Browse Submitted Surnames

This is a list of submitted surnames in which the meaning contains the keyword trench.
Submitted names are contributed by users of this website. The accuracy of these name definitions cannot be guaranteed.
Apanecatl Nahuatl
Possibly related to Nahuatl apantli, "canal, channel, water ditch".
Bartholomew English
From a medieval personal name, Latin Bart(h)olomaeus, from the Aramaic patronymic bar-Talmay "son of Talmay", meaning "having many furrows", i.e. rich in land. This was an extremely popular personal name in Christian Europe, with innumerable vernacular derivatives... [more]
Bingel German
A topographic name derived from a diminutive of Middle High German binge, which means "depression", "ditch", or "pit". May also be derived from pingel, which is a Westphalian nickname for a pedantic person.
Bingemann German (Rare)
Possibly a habitational name for someone from a place named Bingen or Bingum. May also be from a topographic name derived from the German word Binge, which means "trench", and may also refer to a kettle-shaped depression or a collapsed shaft in a mine (see Bingel).
Borrelli Italian
There are three possible origins of this surname. It could derive from some place names located in Catania and Campania -two Italian southern regions. Another hypothesis is that it derives from the Celtic word borro, meaning "proud" or maybe "ditch"... [more]
Canella Italian
Italian regional surname denoting someone who lived by a canal. From the Italian canale 'canal', from the Latin canalis meaning "canal; conduit; groove; funnel; or ditch". Alternatively, it may come the genus name of wild cinnamon, a diminutive of the Latin canna "reed, cane".
Deaton English
Means "farmstead surrounded by a ditch", from the Old English dic + tun.
Digby English
Derived from the name of an English town, itself derived from a combination of Old English dic "dyke, ditch" and Old Norse býr "farm, town".
Dijkhuizen Dutch
Means "houses in the dike" in Dutch, derived from dijk meaning "dike, ditch, levee" and huizen meaning "houses, settlement", and so indicated a person who lived in a house close to a dyke or embankment.
Dōune Japanese (Rare)
From Japanese 堂 () meaning "temple, shrine, hall" and 畝 (une) meaning "raised ridge of earth in a field; furrow", referring to possibly a place with a hall and a field.
Grable German
Means "digger of ditches or graves" (from a derivative of Middle High German graben "ditch"). A famous bearer was US actress, dancer and singer Betty Grable (1916-1973).
Grave German
Either from the northern form of Graf, but more commonly a topographic name from Middle Low German grave "ditch", "moat", "channel", or a habitational name from any of several places in northern Germany named with this word.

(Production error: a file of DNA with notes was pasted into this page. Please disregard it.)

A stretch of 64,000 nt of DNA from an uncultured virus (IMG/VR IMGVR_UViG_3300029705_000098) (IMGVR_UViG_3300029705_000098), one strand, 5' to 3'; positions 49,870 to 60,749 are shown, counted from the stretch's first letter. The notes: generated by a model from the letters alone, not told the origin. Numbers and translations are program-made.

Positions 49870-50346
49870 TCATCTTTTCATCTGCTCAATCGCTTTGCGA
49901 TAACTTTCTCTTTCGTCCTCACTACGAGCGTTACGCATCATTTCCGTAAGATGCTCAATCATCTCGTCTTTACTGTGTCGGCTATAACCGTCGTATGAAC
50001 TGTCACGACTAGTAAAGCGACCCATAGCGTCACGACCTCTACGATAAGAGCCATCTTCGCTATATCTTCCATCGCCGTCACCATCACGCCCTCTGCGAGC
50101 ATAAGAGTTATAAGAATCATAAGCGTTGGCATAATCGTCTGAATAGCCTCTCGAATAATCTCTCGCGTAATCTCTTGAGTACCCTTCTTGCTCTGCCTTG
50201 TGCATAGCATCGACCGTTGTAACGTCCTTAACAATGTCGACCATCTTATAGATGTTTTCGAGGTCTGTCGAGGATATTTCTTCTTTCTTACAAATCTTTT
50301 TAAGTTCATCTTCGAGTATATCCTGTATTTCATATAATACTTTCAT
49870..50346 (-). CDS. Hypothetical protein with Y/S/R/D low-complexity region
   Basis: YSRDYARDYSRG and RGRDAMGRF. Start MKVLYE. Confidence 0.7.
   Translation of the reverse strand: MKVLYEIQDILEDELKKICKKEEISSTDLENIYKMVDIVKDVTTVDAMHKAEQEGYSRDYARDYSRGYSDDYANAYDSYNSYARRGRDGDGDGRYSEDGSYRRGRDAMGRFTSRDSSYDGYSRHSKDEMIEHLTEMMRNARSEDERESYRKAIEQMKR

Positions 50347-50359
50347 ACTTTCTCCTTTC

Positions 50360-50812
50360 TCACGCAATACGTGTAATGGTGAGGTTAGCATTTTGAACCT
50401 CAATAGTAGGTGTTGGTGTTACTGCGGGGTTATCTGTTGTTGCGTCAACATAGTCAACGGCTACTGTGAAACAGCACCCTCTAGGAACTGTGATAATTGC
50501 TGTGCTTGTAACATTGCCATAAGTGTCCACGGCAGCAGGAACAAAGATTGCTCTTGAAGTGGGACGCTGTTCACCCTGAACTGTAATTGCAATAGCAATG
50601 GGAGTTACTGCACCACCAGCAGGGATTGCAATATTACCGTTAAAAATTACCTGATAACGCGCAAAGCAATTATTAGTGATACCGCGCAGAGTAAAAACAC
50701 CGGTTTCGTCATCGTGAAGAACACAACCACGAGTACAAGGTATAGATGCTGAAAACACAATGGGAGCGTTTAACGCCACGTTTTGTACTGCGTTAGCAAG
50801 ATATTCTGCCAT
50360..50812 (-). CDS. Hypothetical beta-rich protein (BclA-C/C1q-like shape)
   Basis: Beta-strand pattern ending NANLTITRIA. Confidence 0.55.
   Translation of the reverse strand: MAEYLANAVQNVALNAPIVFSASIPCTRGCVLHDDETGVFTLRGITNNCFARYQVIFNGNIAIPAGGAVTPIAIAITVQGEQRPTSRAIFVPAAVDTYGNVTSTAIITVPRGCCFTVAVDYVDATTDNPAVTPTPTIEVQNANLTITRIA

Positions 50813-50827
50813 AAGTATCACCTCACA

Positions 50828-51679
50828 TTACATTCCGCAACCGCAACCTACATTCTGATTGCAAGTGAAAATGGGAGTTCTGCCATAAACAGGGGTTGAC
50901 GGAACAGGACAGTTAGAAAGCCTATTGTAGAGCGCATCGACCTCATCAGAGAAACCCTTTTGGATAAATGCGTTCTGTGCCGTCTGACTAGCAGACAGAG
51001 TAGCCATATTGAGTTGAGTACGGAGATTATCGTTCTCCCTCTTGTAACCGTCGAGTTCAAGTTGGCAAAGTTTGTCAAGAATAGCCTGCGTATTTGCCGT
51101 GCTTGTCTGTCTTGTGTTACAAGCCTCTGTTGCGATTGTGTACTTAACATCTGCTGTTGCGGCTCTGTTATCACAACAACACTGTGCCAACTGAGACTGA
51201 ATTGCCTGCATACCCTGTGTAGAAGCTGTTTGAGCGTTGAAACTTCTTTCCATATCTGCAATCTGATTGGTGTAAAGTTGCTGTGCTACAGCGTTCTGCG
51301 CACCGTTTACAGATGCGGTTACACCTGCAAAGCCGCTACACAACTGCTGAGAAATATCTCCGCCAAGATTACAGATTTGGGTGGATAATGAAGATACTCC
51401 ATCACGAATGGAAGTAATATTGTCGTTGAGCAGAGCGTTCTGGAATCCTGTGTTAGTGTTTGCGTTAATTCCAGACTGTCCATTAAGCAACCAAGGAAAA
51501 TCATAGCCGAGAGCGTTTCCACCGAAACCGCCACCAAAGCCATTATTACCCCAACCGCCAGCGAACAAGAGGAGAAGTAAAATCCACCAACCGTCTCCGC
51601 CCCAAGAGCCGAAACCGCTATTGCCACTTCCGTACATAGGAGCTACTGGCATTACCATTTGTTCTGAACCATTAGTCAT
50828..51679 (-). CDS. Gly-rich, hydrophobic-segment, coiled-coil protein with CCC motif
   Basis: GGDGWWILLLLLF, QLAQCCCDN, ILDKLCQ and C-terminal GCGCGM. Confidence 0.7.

Hoogendijk Dutch
Derived from Dutch hoog meaning "high, elevated" and dijk meaning "dike, ditch, levee", referring to someone who lived near a high dyke or embankment.
Hori Japanese
From Japanese 堀 (hori) meaning "ditch, moat, canal".
Horiba Japanese
From Japanese 堀 (hori) meaning "ditch, moat, canal" and 場 (ba) meaning "place, situation, circumstances".
Horie Japanese
From Japanese 堀 (hori) meaning "ditch, moat, canal" and 江 (e) meaning "bay, inlet".
Horiguchi Japanese
From Japanese 堀 (hori) meaning "ditch, moat, canal" and 口 (kuchi) meaning "mouth, entrance".
Horii Japanese
From Japanese 堀 (hori) meaning "ditch, moat, canal" and 井 (i) meaning "well, mine shaft, pit".
Horikawa Japanese
From Japanese 堀 (hori) meaning "ditch, moat, canal" and 川 (kawa) or 河 (kawa) both meaning "river, stream".
Horio Japanese
Hori means "ditch, canal, moat" and o means "tail".
Horio Japanese
From Japanese 堀 (hori) meaning "ditch, moat, canal" and 尾 (o) meaning "tail, foot, end".
Horiuchi Japanese
From Japanese 堀 (hori) meaning "ditch, moat, canal" and 内 (uchi) meaning "inside".
Imahori Japanese
Ima means "now, present" and hori means "ditch, canal, moat".
Kobori Japanese
From Japanese 小 (ko) meaning "small" and 堀 (hori) meaning "moat, ditch".
Kraav Estonian
Kraav is an Estonian surname meaning "ditch".
Lieshout Dutch
Originally indicated a person from the village of Lieshout in the province of Noord-Brabant in the Netherlands. It is derived either from Dutch lies meaning "great manna grass" (a grasslike plant that grows near riverbanks and ponds) or Middle Dutch lese meaning "track, furrow", combined with hout meaning "forest".
Mizoguchi Japanese
From Japanese 溝 (mizo) meaning "ditch, drain, gutter" and 口 (kuchi) meaning "mouth, entrance".
Mizuhori Japanese
Mizu means "water"and hori means "moat, ditch, canal".
Oja Finnish
From Finnish oja "ditch, trench".
Redgrave English
From the name of a village and civil parish in Suffolk, England, derived from Old English hrēod meaning "reed" or rēad "red", and græf meaning "pit, ditch" or grāf "grove"... [more]
Rooba Estonian
Rooba is an Estonian surname, derived from "roobas", meaning "ditch" or "rut".
Seagrave English
Habitational name from a place in Leicestershire, recorded in Domesday Book as Satgrave and Setgrave; probably named from Old English (ge)set meaning "fold", "pen" (or sēað meaning "pit", "pool") + grāf meaning "grove" or græf meaning "ditch".
Vagu Estonian
Vagu is an Estonian surname meaning "furrow".
Wilberforce English
Means "person from Wilberfoss", Yorkshire ("Wilburh's ditch"). This is borne by Wilberforce University, a university in Xenia, Ohio, USA, founded in 1856 and named in honour of the British philanthropist and anti-slavery campaigner William Wilberforce (1759-1833)... [more]
Yarimizo Japanese (Rare)
From Japanese 鑓 (yari) meaning "sword" and 溝 (mizo) meaning "ditch; drain".
Yokobori Japanese
From Japanese 横 (yoko) meaning “beside, next to” and 掘 (hori) meaning “ditch, moat, canal”.
Yokomizo Japanese
横 (Yoko) means "beside" and 溝 (mizo) means "groove, trench, gutter, gully, drain, ditch, gap". A notable bearer is Seishi Yokomizo, a Japanese novelist in the Showa Period.